This article has two main purposes. The first is to provide an introduction to Santi Romano's seminal work L'ordinamento giuridico, first published in 1917, in which the author develops the main tenets of his thought, namely institutionalism and pluralism. The first part of this essay accordingly provides an outline of Romano's theories; this account is intended to be sufficiently robust to benefit an English-speaking readership for which there is still no translated version of L'ordinamento giuridico available. Embedded within the overview of Romano's theories is a discussion of the criticism they have attracted and the influence they had on Romano's contemporaries, and to that extent this first part constitutes a contribution to the history of ideas. The second purpose is to assess the relevance of Romano's theories for the current study of international, transnational and global law. It is argued that Romano's particular conception of law as an institution can be helpful in the current debate on the unity and systematisation of international law, whereas his reflections on the plurality of legal orders contained early kernels of insight for present-day research on the fragmentation of international law and the rise of atypical global governance regimes.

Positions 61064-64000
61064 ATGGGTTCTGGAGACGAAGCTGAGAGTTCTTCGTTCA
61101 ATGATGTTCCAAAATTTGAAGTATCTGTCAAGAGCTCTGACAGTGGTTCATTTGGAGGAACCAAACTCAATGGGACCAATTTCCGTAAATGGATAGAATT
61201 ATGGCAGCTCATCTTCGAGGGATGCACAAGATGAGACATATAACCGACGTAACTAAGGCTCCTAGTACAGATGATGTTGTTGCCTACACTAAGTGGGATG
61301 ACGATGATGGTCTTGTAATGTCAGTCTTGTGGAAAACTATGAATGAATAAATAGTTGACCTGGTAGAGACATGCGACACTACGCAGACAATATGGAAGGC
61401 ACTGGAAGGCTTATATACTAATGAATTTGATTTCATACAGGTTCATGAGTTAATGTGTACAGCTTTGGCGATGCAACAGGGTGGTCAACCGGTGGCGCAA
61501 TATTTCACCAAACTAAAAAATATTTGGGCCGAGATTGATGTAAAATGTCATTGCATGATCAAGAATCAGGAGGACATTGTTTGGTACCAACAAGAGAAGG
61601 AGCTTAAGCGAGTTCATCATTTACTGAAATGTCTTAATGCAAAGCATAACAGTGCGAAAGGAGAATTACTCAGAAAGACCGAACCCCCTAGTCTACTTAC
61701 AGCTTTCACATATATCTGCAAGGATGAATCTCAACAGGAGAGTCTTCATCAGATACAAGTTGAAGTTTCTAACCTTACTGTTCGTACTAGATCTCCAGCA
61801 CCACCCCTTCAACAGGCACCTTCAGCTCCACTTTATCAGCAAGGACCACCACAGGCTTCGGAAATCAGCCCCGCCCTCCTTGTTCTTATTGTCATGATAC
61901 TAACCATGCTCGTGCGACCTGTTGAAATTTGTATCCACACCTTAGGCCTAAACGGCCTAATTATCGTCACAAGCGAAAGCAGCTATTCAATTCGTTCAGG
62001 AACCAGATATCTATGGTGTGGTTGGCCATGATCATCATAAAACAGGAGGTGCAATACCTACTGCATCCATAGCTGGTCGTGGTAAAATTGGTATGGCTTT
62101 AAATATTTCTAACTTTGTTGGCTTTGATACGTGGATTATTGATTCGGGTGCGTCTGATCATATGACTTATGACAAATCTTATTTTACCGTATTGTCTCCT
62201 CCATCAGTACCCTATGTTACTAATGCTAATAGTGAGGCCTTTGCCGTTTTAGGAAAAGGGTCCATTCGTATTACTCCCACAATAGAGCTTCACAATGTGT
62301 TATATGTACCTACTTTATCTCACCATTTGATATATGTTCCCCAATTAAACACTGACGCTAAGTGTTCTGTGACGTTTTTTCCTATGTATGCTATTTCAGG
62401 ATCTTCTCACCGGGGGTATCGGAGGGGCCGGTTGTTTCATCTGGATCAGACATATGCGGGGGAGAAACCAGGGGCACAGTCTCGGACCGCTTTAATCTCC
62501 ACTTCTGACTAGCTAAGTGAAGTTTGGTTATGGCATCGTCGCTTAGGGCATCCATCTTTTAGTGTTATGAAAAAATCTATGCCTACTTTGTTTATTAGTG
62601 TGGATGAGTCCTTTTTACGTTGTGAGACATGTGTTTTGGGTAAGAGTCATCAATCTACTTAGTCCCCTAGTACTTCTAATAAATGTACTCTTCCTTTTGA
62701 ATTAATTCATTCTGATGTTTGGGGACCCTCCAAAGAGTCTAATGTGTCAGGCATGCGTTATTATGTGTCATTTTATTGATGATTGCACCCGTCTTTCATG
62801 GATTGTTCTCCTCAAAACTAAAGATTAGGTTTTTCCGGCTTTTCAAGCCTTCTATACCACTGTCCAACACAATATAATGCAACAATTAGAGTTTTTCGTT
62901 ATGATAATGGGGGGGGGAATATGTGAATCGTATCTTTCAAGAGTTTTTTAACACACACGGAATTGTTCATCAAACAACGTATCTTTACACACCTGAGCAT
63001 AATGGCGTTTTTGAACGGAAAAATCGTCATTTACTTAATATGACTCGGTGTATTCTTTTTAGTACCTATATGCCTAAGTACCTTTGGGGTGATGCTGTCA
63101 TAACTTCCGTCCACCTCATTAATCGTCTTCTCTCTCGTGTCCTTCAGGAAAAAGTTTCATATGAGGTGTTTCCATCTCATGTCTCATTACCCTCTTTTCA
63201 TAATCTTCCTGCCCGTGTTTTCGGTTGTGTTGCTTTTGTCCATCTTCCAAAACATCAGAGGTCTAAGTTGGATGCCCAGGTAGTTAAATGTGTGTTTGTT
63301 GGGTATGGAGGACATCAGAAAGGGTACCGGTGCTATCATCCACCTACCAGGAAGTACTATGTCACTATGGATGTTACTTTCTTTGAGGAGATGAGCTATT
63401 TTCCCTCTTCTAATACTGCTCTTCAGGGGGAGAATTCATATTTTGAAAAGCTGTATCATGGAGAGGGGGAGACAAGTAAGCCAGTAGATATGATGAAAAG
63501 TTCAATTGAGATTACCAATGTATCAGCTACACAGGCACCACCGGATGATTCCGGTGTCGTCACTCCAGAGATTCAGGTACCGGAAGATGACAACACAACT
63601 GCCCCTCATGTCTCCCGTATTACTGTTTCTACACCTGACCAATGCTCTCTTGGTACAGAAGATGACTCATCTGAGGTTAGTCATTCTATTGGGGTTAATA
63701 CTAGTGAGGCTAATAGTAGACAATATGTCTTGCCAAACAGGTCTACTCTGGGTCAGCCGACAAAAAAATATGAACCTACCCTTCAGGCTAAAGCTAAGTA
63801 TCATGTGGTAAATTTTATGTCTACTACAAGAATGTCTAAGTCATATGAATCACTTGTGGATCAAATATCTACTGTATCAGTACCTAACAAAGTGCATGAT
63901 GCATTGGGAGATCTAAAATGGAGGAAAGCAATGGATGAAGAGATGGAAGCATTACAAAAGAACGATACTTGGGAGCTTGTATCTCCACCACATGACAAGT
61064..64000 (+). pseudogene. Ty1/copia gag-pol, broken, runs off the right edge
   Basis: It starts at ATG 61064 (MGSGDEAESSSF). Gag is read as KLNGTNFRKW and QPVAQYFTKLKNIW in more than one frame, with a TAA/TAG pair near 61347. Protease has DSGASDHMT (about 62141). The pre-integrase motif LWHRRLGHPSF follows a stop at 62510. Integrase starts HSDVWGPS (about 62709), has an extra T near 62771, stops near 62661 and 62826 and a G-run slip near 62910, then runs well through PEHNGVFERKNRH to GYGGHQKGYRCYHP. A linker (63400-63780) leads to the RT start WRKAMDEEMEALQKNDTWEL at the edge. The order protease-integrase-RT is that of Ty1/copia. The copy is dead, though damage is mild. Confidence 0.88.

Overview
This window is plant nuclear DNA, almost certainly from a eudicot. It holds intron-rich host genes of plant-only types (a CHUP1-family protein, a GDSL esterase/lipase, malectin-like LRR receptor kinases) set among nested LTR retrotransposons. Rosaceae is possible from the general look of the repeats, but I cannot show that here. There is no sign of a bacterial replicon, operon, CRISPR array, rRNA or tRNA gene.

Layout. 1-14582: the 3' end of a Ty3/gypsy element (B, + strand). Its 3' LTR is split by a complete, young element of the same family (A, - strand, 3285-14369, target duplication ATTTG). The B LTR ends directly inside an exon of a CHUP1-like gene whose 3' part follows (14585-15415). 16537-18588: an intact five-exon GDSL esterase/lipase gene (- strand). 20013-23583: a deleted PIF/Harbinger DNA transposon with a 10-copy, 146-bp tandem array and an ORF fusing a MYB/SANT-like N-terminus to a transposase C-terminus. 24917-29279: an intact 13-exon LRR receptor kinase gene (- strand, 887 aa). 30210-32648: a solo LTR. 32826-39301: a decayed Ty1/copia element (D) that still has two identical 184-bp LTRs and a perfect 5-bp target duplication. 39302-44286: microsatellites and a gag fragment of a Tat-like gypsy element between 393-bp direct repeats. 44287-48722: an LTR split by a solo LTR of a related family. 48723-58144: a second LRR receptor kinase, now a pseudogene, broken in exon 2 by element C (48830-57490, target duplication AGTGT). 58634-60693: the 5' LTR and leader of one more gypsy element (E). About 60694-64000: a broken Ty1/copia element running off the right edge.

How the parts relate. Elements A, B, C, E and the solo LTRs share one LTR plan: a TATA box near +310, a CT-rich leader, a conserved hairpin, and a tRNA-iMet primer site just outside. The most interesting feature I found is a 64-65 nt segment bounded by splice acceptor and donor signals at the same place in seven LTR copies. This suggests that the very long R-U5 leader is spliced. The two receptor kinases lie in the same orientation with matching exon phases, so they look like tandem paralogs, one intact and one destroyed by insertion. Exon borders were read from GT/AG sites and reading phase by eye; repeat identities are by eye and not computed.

|Journal||Transnational Legal Theory|
|Publication status||Published - 2011|
- International Law
- L'ordinamento giuridico
- Santi Romano